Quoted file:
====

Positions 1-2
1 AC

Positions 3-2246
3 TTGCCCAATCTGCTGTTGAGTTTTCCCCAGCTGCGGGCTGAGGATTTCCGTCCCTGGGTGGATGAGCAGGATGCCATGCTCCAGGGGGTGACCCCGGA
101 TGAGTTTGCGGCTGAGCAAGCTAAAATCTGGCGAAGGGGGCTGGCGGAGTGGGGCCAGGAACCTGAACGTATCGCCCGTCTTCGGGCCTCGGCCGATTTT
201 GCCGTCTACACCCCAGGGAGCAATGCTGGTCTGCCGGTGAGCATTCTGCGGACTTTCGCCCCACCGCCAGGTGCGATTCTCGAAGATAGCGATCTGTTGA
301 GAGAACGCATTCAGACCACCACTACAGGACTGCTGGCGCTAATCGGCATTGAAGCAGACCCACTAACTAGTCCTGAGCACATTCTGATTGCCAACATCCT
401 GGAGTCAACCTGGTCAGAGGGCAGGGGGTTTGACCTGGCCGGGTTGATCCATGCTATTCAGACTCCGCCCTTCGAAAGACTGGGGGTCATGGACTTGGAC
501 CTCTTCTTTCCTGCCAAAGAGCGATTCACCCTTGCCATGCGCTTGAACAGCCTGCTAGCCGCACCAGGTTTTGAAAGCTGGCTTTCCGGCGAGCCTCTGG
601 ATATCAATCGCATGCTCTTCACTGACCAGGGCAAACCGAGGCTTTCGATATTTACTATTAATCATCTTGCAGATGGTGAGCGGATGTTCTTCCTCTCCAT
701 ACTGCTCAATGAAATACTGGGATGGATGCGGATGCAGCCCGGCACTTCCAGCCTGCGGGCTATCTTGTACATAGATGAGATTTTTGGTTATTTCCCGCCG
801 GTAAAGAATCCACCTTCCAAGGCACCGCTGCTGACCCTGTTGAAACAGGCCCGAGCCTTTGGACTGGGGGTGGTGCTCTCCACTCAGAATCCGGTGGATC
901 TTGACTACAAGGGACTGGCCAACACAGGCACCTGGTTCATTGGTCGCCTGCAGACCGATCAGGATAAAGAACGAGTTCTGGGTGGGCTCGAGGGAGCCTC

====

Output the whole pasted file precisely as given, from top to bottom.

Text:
Positions 1-2
1 AC

Positions 3-2246
3 TTGCCCAATCTGCTGTTGAGTTTTCCCCAGCTGCGGGCTGAGGATTTCCGTCCCTGGGTGGATGAGCAGGATGCCATGCTCCAGGGGGTGACCCCGGA
101 TGAGTTTGCGGCTGAGCAAGCTAAAATCTGGCGAAGGGGGCTGGCGGAGTGGGGCCAGGAACCTGAACGTATCGCCCGTCTTCGGGCCTCGGCCGATTTT
201 GCCGTCTACACCCCAGGGAGCAATGCTGGTCTGCCGGTGAGCATTCTGCGGACTTTCGCCCCACCGCCAGGTGCGATTCTCGAAGATAGCGATCTGTTGA
301 GAGAACGCATTCAGACCACCACTACAGGACTGCTGGCGCTAATCGGCATTGAAGCAGACCCACTAACTAGTCCTGAGCACATTCTGATTGCCAACATCCT
401 GGAGTCAACCTGGTCAGAGGGCAGGGGGTTTGACCTGGCCGGGTTGATCCATGCTATTCAGACTCCGCCCTTCGAAAGACTGGGGGTCATGGACTTGGAC
501 CTCTTCTTTCCTGCCAAAGAGCGATTCACCCTTGCCATGCGCTTGAACAGCCTGCTAGCCGCACCAGGTTTTGAAAGCTGGCTTTCCGGCGAGCCTCTGG
601 ATATCAATCGCATGCTCTTCACTGACCAGGGCAAACCGAGGCTTTCGATATTTACTATTAATCATCTTGCAGATGGTGAGCGGATGTTCTTCCTCTCCAT
701 ACTGCTCAATGAAATACTGGGATGGATGCGGATGCAGCCCGGCACTTCCAGCCTGCGGGCTATCTTGTACATAGATGAGATTTTTGGTTATTTCCCGCCG
801 GTAAAGAATCCACCTTCCAAGGCACCGCTGCTGACCCTGTTGAAACAGGCCCGAGCCTTTGGACTGGGGGTGGTGCTCTCCACTCAGAATCCGGTGGATC
901 TTGACTACAAGGGACTGGCCAACACAGGCACCTGGTTCATTGGTCGCCTGCAGACCGATCAGGATAAAGAACGAGTTCTGGGTGGGCTCGAGGGAGCCTC